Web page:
- Pain generally occurs during activities involving the legs (especially eccentric contractions of quadriceps) and goes away with rests (Hiroshi Ikeda et al.,1999).
- There is no history of the knee giving way, locking out, or catching (Eric j. Wall, 1998).
- Pain worsens with activities that require squatting, walking up and down stairs, and forceful contractions of the quadriceps muscle. (Walter L. Calmbach & Mark Hutchens, 2003).
- No signs of effusion, meniscal damage, and normal neurovascular examination (Munisha Mehra Bhatia, 2004).
- No limitations in the hip ROM, and especially no pain with hip internal rotation (symptoms of slipped capital femoral epiphysis and Perthes disease, which cause referred pain to knee) (Eric J. Wall, 1998)
- Pain elicited with extension of the knee at 90 degrees of flexion, while a resisted straight-leg raise does not. (David M. Peck, 1995)
- An alternative test is to force the tibia into internal rotation, while slowly extending the knee from 900 of flexion; at about 30deg, flexion produces pain that subsides immediately with external rotation of the tibia. (Springhouse publishing company, 2005)
- Pain can also be reproduced with passive hyperflexion of the knee. (Walter L. Calmbach & Mark Hutchens, 2003)
- A positive Ely test, (Gregory S. Kolt & Lynn Snyder-Mackler, 2003)
- Point tenderness eliciting pain approximately 2inches under knee cap over tibial tuberosity. (Sheila Globus, 2002)
- Full ROM is available at the knee, but tightness in hamstring muscle group is noticeable (Munisha Mehra Bhatia, 2004)
Commonly used diagnostic tests to test for signs and symptoms of OSD are:
The cause and etiology of OSD is still debated (Atsushi Hirano et. al, 2002), but there is general consensus in literature that it is probably the caused by one or more biological, biomechanical, and physiological factors. These are considered to be: Overpull of the extensor mechanism in the knee, linked with abnormalities in patella position (R.P. Jakob, S. Von Gumppenberg, and P Engelhardt, 1989), increase external tibial torsion (Antonio Gigante et al., 2003), and possibly an increased Q-angle, observed especially in flat footed and knock-kneed children (Medical Multimedia Group, 2005). Traction-induced, microtrauma to the apophysis, due to chronic overuse (William E. Prentice & Michael I. Voight, 2001, John. P. DiDiori, 1999), skeletal immaturity, quadriceps muscletendon imbalance, hamstring, and calf flexibility restriction (David M. Peck, 1995, McKesson Health Solutions, 2004) All these factors are reported in literature to cause, or predispose growing children to OSD. In a longitudinal study by Atsushi Hirano et al (2002), MRI was used to track and clarify the nature and course of OSD in 285 boys belonging to the junior team of the Japan Professional Soccer Team. They identified and described 5 stages of the disease, each with its distinct characteristics and pathological alterations.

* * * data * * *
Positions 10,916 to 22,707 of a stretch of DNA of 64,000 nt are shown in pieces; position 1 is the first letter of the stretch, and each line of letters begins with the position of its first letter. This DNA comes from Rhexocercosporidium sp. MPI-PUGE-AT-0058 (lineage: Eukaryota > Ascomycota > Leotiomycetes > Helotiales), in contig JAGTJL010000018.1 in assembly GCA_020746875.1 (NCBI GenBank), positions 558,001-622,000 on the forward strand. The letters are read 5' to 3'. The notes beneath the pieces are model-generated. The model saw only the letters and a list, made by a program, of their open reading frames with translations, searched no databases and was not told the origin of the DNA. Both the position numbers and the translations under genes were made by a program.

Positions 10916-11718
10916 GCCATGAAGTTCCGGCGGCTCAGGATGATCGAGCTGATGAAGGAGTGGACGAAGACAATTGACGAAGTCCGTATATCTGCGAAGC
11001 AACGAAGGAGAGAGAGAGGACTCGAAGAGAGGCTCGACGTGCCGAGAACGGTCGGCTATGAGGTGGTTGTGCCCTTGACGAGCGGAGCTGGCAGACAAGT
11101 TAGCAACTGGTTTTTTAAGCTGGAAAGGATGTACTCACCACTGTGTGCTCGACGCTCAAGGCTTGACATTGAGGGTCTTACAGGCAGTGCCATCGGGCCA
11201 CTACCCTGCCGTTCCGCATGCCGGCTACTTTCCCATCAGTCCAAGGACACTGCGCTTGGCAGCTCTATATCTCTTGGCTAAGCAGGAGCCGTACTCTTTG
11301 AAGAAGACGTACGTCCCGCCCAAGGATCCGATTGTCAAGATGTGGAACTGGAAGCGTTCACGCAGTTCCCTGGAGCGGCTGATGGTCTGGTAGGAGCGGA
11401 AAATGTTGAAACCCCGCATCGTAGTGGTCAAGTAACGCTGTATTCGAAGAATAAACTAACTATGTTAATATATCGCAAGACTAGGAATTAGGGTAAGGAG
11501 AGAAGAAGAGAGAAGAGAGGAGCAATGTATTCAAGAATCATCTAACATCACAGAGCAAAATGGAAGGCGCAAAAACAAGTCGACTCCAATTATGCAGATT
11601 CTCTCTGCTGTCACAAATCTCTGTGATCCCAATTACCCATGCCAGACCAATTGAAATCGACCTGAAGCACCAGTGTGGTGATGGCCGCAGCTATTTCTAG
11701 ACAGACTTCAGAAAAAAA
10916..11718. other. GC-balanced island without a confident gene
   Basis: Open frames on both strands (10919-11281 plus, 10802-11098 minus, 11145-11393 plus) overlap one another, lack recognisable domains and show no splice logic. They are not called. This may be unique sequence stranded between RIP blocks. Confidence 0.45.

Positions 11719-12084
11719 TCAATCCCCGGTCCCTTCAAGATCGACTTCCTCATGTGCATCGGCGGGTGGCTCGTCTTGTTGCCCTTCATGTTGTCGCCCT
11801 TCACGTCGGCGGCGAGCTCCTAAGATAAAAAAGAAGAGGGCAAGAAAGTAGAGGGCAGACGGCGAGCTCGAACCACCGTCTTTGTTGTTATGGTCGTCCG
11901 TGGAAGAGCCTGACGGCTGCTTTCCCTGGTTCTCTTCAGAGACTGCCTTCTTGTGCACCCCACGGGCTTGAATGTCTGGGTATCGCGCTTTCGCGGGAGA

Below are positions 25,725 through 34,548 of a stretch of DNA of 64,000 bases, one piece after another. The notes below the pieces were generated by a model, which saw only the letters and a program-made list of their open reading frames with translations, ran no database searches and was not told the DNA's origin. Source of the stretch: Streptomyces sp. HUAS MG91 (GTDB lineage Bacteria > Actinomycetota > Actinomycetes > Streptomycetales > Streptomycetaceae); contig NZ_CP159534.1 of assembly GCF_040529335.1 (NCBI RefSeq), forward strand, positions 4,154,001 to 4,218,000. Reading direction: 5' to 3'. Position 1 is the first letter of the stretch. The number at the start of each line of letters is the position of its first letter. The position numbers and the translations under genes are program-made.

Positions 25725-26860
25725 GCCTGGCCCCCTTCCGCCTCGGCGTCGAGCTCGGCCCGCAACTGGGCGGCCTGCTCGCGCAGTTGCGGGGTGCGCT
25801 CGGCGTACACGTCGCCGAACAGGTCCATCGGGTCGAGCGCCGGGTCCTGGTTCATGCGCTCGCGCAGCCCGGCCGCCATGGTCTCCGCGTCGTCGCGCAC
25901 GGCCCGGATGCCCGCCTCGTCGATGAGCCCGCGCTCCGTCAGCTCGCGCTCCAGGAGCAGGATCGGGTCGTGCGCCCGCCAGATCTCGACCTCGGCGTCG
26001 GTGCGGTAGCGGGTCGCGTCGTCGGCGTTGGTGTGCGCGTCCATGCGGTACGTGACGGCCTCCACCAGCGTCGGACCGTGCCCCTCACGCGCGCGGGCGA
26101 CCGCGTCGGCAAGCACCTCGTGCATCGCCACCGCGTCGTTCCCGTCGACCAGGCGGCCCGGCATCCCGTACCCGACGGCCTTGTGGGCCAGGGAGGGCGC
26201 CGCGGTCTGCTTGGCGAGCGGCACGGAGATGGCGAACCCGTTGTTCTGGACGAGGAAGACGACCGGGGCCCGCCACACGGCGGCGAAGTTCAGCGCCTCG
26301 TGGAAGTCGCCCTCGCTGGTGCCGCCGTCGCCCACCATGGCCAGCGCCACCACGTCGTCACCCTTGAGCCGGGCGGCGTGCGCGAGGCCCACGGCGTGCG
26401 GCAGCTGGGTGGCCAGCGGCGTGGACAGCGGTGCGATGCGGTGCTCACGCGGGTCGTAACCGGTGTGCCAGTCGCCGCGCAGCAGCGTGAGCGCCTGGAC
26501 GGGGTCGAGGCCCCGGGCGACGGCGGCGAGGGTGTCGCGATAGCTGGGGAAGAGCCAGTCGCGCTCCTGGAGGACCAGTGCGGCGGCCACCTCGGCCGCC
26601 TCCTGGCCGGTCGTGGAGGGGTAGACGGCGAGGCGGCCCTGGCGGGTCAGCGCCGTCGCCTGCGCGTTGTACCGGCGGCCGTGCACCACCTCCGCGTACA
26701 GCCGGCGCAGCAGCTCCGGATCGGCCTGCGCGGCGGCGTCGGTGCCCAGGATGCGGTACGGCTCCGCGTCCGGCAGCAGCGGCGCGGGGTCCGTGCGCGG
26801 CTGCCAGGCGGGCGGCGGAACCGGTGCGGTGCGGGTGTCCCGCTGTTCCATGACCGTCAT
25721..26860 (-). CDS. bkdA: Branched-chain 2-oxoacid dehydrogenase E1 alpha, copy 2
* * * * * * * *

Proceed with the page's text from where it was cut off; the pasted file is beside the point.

Normal Stage - MRI is normal but symptoms are present.
Early Stage - MRI show no avulsion at the secondary ossification centre of the tibial tuberosity, but inflammation around the secondary ossification centre is present. Symptoms are initially not severe, but progress quickly if no treatment is undertaken
Progressive Stage - Presence of partial cartilaginous avulsion from the secondary ossification centre. Patients complain of pain, with obvious swelling of patellar tendon at insertion. Possible thickening of patellar tendon
Terminal Stage - Existence of separated ossicles. Symptoms present for period of time (around several months), tenderness, swelling and pain at tibial tuberosity, with possible thickening of patellar tendon at insertion site. Pain triggered at stopping and turning motion. Patellar tendonitis is a possible secondary pathologic complication due topartial tear of the secondary ossification centre.
Healing Stage - Osseous healing of the tibial tubercle without separated ossicles. Visible prominence of tibial tuberosity, the patellar tendon could still be thickened at insertion, but not always.